Meanwhile, slews of 'consumer surveys" offer choices between reacting to ads as 1) proof of the value of 'clean natural gas' 2) a good idea for solving unemployment; and/or 3) proof positive that our energy companies have *our* interests at heart.

Nowhere is fracking mentioned, other than in "code" (like "safe, clean, natural gas" - which is indeed safe, where it is, or accessed without violating ground water or pumping noxious chemicals into the ground near homes, schools, farm animals, etc.)

I'd like to see just one day's ad buy cost plowed into reducing gas prices- probably to just cents per gallon if they stop plowing the obscene profits into 'mindwashing' the American public with propaganda about 'clean' coal or fracking. Take all the money spent trying to frame confsumer idea-bytes so that there is no conceivable down side to all these warm, glowing info-ads - and invest in some non-fracking natural gas harvesting - we have so much!

Haven't heard too much about sun or wind or thermal energy lately... How much of these do we still have?
+4 # cmp 2013-03-03 22:10
Great Stuff Doc!
Nothing like using the People's Airwaves to create their own, closed feedback loops and echo chambers..

I've been thinking a little bit lately, on the Communications Act of 1934. Isn't it quite ironic that the educators, non-profit organizations, etc. were shut out of the People's Air-wave allotments due to the arguments that they would have to sell advertising to become self sufficient.. hahaha.!

What a blow that we lost Justice Stevens to retirement.. This says it all:
". . . corporations have no consciences, no beliefs, no feelings, no thoughts, no desires. Corporations help structure and facilitate the activities of human beings, to be sure, and their 'personhood' often serves as a useful legal fiction. But they are not themselves members of “We the People” by whom and for whom our Constitution was established."
~Supreme Court Justice Stevens, January 2010~

Four of the current Chief Justices were born in the 1930's. Let's, all stay "actively tuned in.." haha.
+23 # Mentat 2013-03-03 14:46
The main problem with fracking isn't the chemicals or the gas. It's the hole. Holes allow natural concentrations of chemicals -- mainly brines -- which have been separated for hundreds of millions of years to mix with surface water. Water used for drinking. Water that goes into streams.
The deeper the well, the greater the probability that, when it fails, it will produce a permanent source of contamination by brines, organics and fracking fluid. In places where shallow wells have been drilled folks must 'soften' this water to use it. This just one of the ways the industry shifts the economic burden to innocent bystanders.
Once contaminated by mixing with underground sources the only solution is to wait a few million years for the earth to isolate old forms of contamination and refresh the water supply.
All this is totally unnecessary. Wells can be drilled to permanently seal themselves. Industry doesn't want to drill safely and, in West Virginia and Pennsylvania, industry owns the legislature. The gas industry dictates the terms and neither landowner nor nature have a say in the result.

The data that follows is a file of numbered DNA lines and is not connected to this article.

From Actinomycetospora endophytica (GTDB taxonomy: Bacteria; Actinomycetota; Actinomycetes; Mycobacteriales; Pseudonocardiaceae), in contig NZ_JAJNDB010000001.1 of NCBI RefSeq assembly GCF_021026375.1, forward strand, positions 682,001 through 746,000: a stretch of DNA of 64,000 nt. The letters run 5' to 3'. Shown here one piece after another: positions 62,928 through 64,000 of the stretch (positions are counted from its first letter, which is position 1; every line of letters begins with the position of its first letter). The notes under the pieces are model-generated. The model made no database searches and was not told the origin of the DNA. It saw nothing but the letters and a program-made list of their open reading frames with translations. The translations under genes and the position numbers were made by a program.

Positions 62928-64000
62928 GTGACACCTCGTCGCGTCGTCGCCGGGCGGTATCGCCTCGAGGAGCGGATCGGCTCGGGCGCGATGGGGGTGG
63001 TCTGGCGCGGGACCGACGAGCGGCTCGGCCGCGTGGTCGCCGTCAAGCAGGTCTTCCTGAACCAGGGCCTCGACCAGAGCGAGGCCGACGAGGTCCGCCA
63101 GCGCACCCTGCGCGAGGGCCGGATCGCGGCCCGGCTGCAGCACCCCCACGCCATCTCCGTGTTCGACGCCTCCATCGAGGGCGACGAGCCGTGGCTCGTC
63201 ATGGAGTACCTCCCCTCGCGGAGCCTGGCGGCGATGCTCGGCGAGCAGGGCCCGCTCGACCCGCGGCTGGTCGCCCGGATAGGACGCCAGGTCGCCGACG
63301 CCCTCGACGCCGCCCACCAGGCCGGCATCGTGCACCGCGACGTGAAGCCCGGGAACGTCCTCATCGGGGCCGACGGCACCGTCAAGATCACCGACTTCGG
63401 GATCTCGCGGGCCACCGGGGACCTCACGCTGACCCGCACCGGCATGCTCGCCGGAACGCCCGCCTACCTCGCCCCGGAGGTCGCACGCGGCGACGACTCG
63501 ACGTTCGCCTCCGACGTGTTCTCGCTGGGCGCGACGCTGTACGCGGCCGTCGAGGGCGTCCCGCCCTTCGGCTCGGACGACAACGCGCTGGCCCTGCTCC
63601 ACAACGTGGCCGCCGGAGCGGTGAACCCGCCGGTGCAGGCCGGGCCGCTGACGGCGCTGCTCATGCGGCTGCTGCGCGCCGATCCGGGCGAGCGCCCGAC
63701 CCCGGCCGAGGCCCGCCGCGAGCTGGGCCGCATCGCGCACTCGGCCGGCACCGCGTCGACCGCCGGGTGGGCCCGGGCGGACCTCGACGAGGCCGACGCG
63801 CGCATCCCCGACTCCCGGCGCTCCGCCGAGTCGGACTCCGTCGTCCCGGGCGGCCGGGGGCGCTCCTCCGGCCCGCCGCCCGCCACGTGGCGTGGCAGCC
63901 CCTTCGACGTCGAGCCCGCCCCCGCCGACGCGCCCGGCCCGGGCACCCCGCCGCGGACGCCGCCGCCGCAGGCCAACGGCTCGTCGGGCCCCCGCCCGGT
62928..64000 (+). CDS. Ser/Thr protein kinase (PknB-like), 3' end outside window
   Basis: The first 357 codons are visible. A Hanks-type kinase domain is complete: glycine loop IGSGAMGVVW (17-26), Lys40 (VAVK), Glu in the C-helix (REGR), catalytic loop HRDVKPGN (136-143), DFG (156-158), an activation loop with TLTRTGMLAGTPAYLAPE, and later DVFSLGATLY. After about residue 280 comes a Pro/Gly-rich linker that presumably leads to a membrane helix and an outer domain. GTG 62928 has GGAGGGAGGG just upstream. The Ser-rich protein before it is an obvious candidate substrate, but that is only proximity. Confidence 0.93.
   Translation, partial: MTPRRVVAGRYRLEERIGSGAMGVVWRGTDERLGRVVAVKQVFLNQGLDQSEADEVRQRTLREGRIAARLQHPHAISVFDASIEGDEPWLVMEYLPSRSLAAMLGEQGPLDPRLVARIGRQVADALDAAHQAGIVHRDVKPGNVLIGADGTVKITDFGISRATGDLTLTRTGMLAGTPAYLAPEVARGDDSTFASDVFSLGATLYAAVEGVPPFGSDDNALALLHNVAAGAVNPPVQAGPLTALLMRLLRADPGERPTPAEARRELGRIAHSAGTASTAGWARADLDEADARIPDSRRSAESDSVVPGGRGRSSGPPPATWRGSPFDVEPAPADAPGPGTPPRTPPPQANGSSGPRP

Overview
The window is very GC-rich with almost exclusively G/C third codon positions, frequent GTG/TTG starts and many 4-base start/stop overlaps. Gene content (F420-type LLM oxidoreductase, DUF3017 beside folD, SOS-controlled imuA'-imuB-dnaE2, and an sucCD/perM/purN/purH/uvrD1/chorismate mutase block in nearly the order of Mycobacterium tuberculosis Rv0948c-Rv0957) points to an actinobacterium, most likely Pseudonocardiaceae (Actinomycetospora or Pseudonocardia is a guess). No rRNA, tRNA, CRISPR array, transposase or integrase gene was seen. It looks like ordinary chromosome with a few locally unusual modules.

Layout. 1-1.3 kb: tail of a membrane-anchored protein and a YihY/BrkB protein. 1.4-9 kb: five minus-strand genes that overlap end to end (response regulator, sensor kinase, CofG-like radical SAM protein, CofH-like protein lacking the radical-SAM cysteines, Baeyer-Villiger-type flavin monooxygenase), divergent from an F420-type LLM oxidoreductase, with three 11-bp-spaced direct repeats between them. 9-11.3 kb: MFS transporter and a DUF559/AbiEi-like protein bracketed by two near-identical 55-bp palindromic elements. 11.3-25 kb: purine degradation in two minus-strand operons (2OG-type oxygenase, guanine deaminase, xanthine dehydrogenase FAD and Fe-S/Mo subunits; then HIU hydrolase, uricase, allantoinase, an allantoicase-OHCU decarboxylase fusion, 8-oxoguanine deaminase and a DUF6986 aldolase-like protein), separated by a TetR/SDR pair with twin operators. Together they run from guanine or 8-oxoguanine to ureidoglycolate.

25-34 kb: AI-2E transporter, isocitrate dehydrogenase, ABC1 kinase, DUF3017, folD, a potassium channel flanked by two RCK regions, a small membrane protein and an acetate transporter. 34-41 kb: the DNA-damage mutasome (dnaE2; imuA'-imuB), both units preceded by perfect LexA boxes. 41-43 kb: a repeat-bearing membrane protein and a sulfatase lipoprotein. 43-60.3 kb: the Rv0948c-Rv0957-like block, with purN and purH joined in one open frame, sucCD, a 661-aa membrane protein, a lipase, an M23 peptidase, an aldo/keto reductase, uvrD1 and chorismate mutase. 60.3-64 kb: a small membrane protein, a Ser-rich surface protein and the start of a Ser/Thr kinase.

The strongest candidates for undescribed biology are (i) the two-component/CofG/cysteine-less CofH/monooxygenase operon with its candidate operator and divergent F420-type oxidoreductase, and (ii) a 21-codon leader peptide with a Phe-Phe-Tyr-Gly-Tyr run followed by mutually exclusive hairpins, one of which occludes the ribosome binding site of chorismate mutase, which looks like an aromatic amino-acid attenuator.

+17 # MainStreetMentor 2013-03-03 14:48
With regard to fracking when related to the Gas Companies: "It's STILL about the money, stupid!" Currently it's STILL legal to rape the environment by these Clowns of Avarice - and never forget: They do it all for the chance at another dollar bill - and to hell with the detrimental effects on the human population.
+3 # Walter J Smith 2013-03-04 08:19
And that is also the attitude of their Congressional and Presidential enablers.

There are two irresponsible parties supporting all this moral and spiritual and political and economic and social degeneracy: The Republicans and the Democrats.
+12 # rsstein 2013-03-03 15:06
This criticism of fracking is largely based on the problems of methane in water. I believe a more important critism is related to the fact that it is a producer of fossil fuel, a contrciibuter to global warming when it is burned to produce CO2. This cannot be tolerated as there is strong evidence that it will lead to climate conditions leading to problems that are much more costly and the cost savings brought about by the vlue of the natural gas obtained. There is need to consider these more serious long-range consequences that could seriously affect the lives of our sescendents and those of many in other parts of the world
+26 # chicagoflygirls 2013-03-03 15:22
It's the Benzine and other chemicals I worry about. And the fact that ANYTHING messing with the water supply is a very bad, long term problem.
+13 # heraldmage 2013-03-03 15:54
And when the earth & communities are irreparably damaged what we will do then?
Will the industrial profiteers, government regulators and members of Congress who received bribes from gas companies and benefited from this disastrous extraction of gas & chemical infusion be made to pay?
Most likely the answer is no? History shows us only the people will suffer and the tax payer will be required to pay the price again. Congress will give blanket immunity to corporate donors.
We must demand a halt nor only in fracking but in the Keystone pipeline as well until regulators have had time to examine the technology risks to both people & the environment.
We need changes in the law to make renewable energy & individual investment in it just as profitable
-14 # 2013-03-03 17:31